Update (June 14, 2021): The GitLab pipeline is failing for the last 2 times. It seems it’s not working correctly for me. However, it’s still working for some people, so you might want to give it a try, but there’s no guarantee.
I have 3000+ pages and 100+ PDFs (and, other files) uploaded to Notion.
And, since the offline feature is not yet available, it’s very important to take regular backups of your Notion data.
But, taking manual backups on a regular basis is not easy.
So, I started searching for some automated ways to backup the entire Notion account and luckily, I found one.
Automated Notion Backup
All thanks go to Artur Burtsev who wrote an amazing article explaining how to automate the process.
Since Notion doesn’t provide the API access yet, this method mimics the Notion’s manual backup behaviour and automatically sends the backup file to the remote GitLab repository.
First of all, register a free account with GitLab (if you don’t have one already).
GitLab’s free account lets you store data up to 10 GB which will be enough for most of the users. If you have more than 10GB of data in Notion, you can upgrade your GitLab account otherwise it won’t work for you.
#1. Fetch “token_v2” and “spaceId”
Be careful! This is the most complicated and tricky part of the entire process.
In this step, we will be extracting
spaceId from Notion’s “Export all workspace content” feature.
To make it easy, here’s the step-to-step guide to proceed:
- Open Google Chrome and log in to your Notion account
- Navigate to Settings and Members > Settings
- Open the Chrome DevTools by pressing
ctrl + shift + j(on Windows/Linus) or
cmd + option + j(on macOS)
- Now proceed with the next instructions carefully
- Click on the Network tab
- Enable XHR filter
- Clear the console by clicking on the cancel icon
- Click on the “Export all workspace content“, select your preferred Export format and click on the Export button
- Select enqueueTask from the Name column
- Move to the Headers tab and scroll down till you see “cookie:“
- Copy token_v2 and note down in a text note by name NOTION_TOKEN_V2
- Copy spaceId from Request Payload section and note down in a text note by name NOTION_SPACE_ID
The first and most complicated step is done.
#2. Set up GitLab for the backups
After logging in to your GitLab account, go to Settings → Access Tokens to get an access token with proper rights.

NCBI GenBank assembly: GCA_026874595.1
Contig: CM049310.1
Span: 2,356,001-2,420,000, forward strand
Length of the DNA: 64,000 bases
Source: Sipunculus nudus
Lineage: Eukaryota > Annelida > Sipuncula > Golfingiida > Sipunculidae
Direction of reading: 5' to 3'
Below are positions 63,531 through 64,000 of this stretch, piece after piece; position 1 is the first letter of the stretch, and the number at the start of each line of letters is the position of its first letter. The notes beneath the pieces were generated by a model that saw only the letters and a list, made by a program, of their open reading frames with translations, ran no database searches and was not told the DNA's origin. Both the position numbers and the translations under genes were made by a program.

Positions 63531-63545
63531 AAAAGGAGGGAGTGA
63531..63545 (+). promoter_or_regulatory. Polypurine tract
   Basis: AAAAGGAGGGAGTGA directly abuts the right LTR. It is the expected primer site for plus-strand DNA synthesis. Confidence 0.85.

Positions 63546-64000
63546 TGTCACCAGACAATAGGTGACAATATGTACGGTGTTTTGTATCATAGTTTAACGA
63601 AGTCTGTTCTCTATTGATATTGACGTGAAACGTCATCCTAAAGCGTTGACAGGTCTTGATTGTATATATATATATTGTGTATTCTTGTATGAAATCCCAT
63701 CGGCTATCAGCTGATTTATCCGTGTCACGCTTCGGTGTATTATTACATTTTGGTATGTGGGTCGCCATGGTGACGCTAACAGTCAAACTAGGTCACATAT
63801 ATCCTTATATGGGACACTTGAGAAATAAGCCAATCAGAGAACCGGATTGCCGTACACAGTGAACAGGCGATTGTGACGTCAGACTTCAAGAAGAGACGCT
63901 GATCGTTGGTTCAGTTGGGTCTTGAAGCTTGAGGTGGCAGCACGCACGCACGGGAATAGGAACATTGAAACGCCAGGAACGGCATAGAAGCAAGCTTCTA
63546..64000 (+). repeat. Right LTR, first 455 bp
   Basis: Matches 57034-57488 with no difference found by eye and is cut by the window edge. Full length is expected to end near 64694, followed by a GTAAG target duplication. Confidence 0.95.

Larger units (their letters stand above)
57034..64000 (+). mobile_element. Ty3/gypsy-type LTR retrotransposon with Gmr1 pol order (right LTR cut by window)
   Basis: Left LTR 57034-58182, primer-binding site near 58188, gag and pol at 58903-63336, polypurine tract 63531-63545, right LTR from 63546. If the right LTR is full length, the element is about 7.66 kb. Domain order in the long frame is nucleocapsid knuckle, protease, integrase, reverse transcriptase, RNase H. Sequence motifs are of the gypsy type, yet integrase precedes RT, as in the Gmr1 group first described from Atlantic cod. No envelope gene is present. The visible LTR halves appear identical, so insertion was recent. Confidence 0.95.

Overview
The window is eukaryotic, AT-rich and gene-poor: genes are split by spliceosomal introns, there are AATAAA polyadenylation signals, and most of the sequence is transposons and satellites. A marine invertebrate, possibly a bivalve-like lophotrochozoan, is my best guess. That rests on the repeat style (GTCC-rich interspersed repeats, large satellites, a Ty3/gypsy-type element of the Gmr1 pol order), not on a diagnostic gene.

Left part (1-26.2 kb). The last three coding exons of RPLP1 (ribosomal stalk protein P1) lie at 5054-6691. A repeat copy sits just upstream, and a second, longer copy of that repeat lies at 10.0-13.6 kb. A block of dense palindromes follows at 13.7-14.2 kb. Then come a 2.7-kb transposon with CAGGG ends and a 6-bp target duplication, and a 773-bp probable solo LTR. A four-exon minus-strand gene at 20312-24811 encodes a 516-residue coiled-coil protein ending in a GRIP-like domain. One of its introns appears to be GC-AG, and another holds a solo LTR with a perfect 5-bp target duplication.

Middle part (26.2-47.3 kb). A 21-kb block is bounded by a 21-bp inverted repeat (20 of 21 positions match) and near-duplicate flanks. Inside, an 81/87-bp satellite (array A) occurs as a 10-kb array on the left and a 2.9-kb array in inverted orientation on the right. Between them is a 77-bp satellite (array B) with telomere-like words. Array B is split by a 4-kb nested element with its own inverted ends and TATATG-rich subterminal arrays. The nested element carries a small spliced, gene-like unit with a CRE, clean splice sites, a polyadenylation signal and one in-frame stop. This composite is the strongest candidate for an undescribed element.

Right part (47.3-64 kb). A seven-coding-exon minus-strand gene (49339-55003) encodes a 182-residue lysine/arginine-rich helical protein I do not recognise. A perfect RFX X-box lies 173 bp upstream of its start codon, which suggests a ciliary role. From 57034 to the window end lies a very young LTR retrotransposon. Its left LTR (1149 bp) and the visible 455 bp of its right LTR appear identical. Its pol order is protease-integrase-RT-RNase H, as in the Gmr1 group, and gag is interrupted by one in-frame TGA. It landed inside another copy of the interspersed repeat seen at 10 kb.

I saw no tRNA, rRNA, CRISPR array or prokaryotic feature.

Provide any name to the Personal access token, check the write_repository option and click on the Create personal access token button as shown in the screenshot.
Copy the “Your new personal access token” from the next screen and save it in a text note by name CI_PUSH_TOKEN.
Now, Create a new blank project, give it any name of your choice and make sure the Private option is selected. Click on the Create Project button as shown in the screenshot.
Your new project is created.
Now, set up CI/CD script by clicking on the set up CI/CD option which will open an editor for the file .gitlab-ci.yml.
Go to this link, copy the whole script, paste into the file .gitlab-ci.yml and Commit changes without making any change.
Now, it’s time to schedule the backup job.
Click on the Schedules option under CI/CD from left side menu options and create a New schedule.
A new form will open, enter everything as shown in the screenshot.
Here’s what you need to put there:
- Description: Any name of your choice
- Interval Pattern: Every day, Every week, or Every month
- Cron Timezone: Your timezone
- Target Branch: master
- CI_PUSH_TOKEN – Your GitLab personal access token
- EXPORT_FILENAME – /tmp/export.zip
- NOTION_SPACE_ID – the spaceId that you copied in #1
- NOTION_TOKEN_V2 – the token_v2 that you copied in #1
- PYTHONUNBUFFERED – 1
- TZ – Pick your “TZ database name” from this Wikipedia page
- At last, click on the Save pipeline schedule button
Now, under the CI/CD > Schedules option, the newly created Pipeline will appear, immediately.
And, click on the play button to test if the backup process is working correctly. It will take a few minutes before the green checkmark appears in the Last Pipeline column. The completion time depends upon the number of pages you have saved in your Notion account.
And, once it turns green, it means your setup is successful. Your Notion data would be automatically be backing up on a regular basis.
Note: If you would like to see the logs then you can click on the numbered link like #12345679 in the Last Pipeline column and then click on the running job.
After the task completes, a folder named “backup” will be created automatically which contains all your Notion files.
If you want a local copy of all the files, you can clone the complete GitLab project repository to your computer by using the
git clone command.
For that, click on the Clone button (top right corner, as shown in the screenshot above) and copy the Clone with HTTPS option. Open up your Terminal (in Mac or Linux) or PowerShell (in Windows) type the following command:
git clone https://gitlab.com/deepakness/notion-backup.git
Since the GitLab project that we created is Private, it will ask you for your GitLab login credentials and as soon as you provide that your Notion files will start getting copied to your computer.
But again, there is no point in saving a local copy after this long process, you could have simply downloaded directly from Notion.
This process just helps you keep your Notion data at more than 1 place by taking automated backup, regularly.
Stuck somewhere? Just let me know by dropping a quick comment.